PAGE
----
EU Economic Update – 03 November 2014
European data continues to disappoint
While European equity markets rose last week, driven higher by better than expected data from the US economy and further easing from the BOJ; economic numbers emerging from the continent’s core economies continued to disappoint.
In detail, the German IFO survey marked its sixth straight month of decline for the month of October as business sentiment soured once again. This was while October preliminary CPI figures for the bloc’s largest economy showed inflation dipping further than expected below the zero line, with the actual figure coming in at -0.3% VS official forecasts for a reading of -0.1%.
In addition to weaker German prices, bloc wide inflation also continued further along a southward path for the month. While the headline rate for CPI underwent a minor bounce, the more telling Core CPI, which strips out volatile items such as food and energy, fell for the first time in four months during October.
This was while several lagging survey measures highlighted a sharp contraction in both French consumer spending and German retail sales during September, erasing gains from the previous month and indicating that overall domestic demand at the core of Europe probably weakened during the third quarter.
There is still life on the periphery
Despite the doom and gloom for the major economies, there were some positive indications of continued progress on the periphery. Most notably, figures released on Thursday showed Spanish GDP for the 3rd quarter expanding at a quarterly rate of 0.5%, and 1.6% on an annualised basis. The Italian economy also surprised markets when prelim CPI figures came in at +0.1% as opposed to the projected -0.1%.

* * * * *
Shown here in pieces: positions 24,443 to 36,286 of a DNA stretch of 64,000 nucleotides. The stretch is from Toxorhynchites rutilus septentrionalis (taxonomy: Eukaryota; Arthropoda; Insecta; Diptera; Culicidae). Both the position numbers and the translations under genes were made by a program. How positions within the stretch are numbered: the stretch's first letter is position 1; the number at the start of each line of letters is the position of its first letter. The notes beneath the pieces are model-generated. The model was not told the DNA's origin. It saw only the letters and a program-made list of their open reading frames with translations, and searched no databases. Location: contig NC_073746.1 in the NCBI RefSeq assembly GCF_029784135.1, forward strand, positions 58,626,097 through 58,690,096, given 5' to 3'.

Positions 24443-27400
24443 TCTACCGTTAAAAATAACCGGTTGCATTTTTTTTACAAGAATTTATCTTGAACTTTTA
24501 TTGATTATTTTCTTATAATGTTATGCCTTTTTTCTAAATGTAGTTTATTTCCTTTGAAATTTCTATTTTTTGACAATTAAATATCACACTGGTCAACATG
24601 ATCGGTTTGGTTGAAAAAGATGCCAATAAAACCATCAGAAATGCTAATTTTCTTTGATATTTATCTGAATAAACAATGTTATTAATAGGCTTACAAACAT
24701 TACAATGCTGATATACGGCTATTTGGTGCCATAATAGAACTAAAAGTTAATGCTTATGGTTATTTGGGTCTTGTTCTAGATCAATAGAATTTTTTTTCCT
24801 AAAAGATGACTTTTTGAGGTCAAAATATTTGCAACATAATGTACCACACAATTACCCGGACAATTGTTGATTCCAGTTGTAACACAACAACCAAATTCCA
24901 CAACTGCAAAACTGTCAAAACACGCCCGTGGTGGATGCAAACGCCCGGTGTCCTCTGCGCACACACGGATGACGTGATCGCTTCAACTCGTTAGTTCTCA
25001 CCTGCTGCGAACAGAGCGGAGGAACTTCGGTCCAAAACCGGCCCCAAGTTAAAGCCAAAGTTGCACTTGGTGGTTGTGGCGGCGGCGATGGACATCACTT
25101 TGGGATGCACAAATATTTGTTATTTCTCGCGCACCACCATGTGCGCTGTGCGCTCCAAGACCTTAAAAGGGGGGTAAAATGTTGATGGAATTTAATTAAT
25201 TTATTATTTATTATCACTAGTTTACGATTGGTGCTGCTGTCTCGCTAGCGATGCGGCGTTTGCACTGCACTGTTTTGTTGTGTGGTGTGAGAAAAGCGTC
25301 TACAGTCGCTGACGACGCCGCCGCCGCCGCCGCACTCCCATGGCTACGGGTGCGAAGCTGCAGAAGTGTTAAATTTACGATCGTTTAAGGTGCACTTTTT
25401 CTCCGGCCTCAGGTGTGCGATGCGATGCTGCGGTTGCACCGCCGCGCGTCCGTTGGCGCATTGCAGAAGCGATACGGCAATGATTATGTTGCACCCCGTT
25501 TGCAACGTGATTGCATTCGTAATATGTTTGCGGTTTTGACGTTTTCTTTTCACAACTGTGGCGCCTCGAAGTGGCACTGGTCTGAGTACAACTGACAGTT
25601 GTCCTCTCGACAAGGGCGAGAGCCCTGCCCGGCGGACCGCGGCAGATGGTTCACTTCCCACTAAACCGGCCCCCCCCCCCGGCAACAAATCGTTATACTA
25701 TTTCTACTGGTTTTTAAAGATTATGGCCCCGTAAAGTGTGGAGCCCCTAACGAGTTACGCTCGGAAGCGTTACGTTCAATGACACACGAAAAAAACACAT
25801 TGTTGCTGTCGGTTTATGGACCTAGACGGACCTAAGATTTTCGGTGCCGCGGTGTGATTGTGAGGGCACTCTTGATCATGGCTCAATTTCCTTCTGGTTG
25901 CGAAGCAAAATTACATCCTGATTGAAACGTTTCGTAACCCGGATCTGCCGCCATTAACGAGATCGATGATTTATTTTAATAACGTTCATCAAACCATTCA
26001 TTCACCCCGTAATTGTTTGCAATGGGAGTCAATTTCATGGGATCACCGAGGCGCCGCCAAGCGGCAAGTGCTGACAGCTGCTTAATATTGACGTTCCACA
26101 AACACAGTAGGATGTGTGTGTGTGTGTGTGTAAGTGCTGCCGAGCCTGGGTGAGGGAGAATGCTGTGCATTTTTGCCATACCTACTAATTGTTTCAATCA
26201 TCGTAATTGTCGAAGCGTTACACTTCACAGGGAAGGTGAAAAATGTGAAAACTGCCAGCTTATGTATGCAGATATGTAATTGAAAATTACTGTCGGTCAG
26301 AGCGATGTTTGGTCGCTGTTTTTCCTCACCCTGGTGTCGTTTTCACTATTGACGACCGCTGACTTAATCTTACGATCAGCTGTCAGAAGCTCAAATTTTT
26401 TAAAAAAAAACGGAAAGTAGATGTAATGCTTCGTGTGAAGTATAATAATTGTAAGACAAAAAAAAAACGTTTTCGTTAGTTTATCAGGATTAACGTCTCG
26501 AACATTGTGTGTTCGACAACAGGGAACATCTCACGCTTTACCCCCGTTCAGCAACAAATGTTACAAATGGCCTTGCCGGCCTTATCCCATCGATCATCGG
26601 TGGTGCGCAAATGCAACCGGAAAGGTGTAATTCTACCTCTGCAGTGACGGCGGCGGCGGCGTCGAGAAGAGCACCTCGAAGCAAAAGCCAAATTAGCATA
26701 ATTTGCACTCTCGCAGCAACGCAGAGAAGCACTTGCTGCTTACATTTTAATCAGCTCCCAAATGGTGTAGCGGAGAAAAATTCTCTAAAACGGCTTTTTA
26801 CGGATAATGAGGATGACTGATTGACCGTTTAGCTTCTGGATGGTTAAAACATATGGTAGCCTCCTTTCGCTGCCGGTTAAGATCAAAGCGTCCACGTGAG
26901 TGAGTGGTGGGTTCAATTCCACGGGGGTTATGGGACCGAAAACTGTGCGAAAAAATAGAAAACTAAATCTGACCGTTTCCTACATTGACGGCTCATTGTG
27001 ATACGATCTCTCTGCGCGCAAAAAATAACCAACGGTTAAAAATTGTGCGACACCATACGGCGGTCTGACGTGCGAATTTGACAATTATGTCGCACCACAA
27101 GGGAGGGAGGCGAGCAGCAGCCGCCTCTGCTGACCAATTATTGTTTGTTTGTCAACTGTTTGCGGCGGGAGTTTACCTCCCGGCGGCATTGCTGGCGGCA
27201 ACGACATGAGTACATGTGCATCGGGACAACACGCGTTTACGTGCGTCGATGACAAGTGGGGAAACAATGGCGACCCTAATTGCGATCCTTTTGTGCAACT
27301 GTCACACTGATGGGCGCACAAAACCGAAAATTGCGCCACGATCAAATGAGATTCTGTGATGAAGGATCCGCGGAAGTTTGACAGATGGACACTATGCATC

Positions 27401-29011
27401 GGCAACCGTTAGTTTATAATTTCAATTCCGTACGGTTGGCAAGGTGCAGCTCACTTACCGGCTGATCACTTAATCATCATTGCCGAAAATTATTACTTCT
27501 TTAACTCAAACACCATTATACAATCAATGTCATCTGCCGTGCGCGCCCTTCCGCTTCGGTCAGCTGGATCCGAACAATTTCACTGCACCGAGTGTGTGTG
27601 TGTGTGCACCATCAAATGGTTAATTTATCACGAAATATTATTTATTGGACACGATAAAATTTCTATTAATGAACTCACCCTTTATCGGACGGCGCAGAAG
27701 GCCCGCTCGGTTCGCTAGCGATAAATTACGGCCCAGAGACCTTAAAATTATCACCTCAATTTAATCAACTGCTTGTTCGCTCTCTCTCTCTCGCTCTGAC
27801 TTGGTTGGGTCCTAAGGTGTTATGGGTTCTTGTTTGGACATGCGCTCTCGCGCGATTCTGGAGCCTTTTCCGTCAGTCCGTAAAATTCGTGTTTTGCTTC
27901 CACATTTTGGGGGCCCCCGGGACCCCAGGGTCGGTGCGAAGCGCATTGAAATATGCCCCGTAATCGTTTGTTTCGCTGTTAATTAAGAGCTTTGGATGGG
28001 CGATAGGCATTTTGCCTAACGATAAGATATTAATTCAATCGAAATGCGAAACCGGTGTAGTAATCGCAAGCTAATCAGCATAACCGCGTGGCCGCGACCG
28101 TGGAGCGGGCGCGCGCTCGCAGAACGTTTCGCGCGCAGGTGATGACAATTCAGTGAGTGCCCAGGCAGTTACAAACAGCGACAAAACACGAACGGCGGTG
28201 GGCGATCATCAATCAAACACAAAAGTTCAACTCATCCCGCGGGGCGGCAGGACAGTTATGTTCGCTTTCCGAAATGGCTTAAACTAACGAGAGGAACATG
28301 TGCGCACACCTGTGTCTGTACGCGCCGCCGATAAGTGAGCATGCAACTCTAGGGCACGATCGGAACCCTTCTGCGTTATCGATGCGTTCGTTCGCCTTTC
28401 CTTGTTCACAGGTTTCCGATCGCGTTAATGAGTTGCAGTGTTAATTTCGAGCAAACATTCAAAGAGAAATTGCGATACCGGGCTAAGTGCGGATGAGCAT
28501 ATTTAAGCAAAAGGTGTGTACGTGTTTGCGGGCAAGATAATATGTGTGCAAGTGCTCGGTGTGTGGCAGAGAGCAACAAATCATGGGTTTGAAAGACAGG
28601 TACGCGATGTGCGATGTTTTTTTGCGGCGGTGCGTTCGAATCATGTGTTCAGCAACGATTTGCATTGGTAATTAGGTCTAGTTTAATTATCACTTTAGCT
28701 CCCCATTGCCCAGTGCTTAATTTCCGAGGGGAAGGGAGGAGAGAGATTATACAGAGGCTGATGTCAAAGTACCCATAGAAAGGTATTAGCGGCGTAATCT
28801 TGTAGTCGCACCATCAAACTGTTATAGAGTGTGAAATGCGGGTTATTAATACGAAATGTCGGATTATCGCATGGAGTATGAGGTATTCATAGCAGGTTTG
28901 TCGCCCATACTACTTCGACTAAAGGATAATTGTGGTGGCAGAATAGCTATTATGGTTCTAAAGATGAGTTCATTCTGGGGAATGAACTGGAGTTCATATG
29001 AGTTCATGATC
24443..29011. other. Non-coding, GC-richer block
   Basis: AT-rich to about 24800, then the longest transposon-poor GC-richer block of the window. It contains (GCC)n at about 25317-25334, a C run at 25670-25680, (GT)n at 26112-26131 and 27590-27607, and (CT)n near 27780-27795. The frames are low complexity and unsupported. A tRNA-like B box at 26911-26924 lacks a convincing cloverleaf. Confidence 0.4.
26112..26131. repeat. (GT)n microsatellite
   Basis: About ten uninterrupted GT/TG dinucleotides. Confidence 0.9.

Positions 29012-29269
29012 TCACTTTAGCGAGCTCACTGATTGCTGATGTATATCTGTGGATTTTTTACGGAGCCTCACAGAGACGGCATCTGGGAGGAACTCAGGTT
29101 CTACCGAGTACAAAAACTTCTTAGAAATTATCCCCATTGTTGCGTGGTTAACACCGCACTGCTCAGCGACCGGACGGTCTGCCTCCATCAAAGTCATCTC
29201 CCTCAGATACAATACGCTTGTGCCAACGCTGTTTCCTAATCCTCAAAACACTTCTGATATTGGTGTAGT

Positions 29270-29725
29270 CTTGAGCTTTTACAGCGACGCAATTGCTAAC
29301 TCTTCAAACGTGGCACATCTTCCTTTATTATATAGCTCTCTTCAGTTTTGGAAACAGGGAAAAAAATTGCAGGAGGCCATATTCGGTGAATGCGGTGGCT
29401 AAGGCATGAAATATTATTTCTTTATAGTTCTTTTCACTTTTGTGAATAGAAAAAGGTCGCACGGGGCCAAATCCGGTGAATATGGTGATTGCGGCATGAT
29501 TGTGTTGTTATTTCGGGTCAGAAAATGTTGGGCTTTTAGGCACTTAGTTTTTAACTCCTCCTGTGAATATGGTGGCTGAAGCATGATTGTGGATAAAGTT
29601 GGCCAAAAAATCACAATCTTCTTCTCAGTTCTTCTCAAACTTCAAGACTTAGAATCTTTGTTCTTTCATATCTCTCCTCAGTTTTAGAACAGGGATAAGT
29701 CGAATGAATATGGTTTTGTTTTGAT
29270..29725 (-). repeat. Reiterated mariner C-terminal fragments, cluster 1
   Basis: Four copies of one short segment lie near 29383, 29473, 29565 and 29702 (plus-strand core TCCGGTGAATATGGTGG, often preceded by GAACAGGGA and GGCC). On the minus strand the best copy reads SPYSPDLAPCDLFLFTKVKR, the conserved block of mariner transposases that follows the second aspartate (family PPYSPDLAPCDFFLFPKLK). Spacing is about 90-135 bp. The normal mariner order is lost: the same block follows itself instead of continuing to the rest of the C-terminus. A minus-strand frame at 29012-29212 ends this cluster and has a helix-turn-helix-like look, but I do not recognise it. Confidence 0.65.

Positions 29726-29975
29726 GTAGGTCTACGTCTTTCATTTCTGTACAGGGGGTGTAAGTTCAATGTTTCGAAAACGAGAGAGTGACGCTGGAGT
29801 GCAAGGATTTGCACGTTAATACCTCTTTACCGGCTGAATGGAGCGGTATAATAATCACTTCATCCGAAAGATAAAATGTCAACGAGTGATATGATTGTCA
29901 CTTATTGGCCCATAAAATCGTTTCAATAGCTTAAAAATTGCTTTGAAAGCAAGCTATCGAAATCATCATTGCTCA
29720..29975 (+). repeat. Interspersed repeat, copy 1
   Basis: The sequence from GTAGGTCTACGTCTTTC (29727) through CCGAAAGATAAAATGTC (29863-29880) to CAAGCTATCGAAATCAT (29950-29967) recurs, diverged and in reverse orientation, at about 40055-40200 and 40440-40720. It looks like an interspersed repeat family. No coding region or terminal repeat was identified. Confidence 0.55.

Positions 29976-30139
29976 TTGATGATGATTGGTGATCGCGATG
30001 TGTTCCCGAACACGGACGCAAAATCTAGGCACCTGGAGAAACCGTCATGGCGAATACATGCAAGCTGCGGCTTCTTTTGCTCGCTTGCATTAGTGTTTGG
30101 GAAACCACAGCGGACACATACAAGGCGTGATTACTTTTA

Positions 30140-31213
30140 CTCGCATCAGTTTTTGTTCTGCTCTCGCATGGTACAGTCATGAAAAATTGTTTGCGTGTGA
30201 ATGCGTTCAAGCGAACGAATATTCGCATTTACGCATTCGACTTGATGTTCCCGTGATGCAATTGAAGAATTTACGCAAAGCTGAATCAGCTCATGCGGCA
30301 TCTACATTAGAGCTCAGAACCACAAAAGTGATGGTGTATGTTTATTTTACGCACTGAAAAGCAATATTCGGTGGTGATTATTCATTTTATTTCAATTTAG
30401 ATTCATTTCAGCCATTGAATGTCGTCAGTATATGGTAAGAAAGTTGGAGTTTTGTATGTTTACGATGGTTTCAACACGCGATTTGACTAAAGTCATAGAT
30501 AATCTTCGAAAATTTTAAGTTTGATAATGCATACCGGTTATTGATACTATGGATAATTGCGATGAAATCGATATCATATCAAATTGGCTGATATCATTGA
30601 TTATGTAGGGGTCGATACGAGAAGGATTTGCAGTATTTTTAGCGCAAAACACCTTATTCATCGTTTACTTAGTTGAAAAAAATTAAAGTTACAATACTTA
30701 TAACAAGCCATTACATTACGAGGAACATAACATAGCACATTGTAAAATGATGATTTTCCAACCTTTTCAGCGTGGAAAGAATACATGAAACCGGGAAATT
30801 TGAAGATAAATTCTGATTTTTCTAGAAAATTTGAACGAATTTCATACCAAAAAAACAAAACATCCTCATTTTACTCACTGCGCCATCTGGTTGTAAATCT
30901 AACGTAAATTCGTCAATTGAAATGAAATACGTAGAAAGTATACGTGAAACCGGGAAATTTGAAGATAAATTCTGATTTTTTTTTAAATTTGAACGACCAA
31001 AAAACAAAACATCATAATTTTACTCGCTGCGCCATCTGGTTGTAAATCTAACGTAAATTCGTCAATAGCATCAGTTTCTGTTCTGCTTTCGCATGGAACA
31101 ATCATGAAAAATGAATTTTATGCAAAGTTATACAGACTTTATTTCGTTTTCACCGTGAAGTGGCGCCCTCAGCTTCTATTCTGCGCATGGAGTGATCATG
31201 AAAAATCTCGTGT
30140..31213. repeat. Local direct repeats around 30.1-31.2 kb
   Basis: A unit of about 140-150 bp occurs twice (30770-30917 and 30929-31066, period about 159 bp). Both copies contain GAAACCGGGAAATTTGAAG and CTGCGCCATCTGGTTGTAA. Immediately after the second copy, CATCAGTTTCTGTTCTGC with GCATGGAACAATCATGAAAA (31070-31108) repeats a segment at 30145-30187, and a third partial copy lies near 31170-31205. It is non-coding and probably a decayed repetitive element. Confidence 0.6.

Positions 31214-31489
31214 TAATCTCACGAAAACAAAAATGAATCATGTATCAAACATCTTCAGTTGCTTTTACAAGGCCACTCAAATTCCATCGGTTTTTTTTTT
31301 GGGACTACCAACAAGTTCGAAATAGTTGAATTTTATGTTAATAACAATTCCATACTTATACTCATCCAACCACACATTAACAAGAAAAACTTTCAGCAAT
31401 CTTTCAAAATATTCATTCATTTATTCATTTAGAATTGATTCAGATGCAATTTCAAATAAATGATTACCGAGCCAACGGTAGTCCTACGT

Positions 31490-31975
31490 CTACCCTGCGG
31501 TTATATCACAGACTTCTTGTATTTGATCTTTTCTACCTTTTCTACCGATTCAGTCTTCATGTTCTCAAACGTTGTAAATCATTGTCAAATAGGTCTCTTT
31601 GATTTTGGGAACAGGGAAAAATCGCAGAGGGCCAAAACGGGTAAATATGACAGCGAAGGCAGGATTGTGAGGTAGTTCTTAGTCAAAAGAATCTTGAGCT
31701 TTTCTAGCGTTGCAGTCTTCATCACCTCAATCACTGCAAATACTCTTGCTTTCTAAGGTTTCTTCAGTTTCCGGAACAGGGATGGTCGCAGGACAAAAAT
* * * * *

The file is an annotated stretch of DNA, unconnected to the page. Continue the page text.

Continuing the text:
However, this and other small triumphs in some segments of the periphery will not be enough to prop up the rest of the bloc when it comes to full year growth numbers.
While low inflation or deflation across the bloc should improve real output figures in some areas, the proximity of Europe’s two major economies to both deflation and recession is likely to weigh on investor sentiment going into the new year.
Although this should see pressure remaining upon the ECB to do more, the likelihood of any meaningful intervention this side of Christmas has reduced substantially in recent months.
Nevertheless, with growth in the US during the 3rd quarter reported ahead of estimates at 3.5%, the UK economy on track for a strong finish and now with growth in China appearing to slow at a lesser rate than expected; investors seem to have turned cautiously optimistic over the last fortnight.
Save for any major surprises to the downside, this could help to support European equities into the close of the year.
However, if bloc wide inflation continues to trend downwards in the new year, while the continent’s core economies remain close to the rocks; investors could soon lose patience with the ECB.
A worst case scenario outcome here could see volatility return to both equity and bond markets across the bloc.
EU Indices – DAX (Black), CAC40 (Red), IBEX (Blue)
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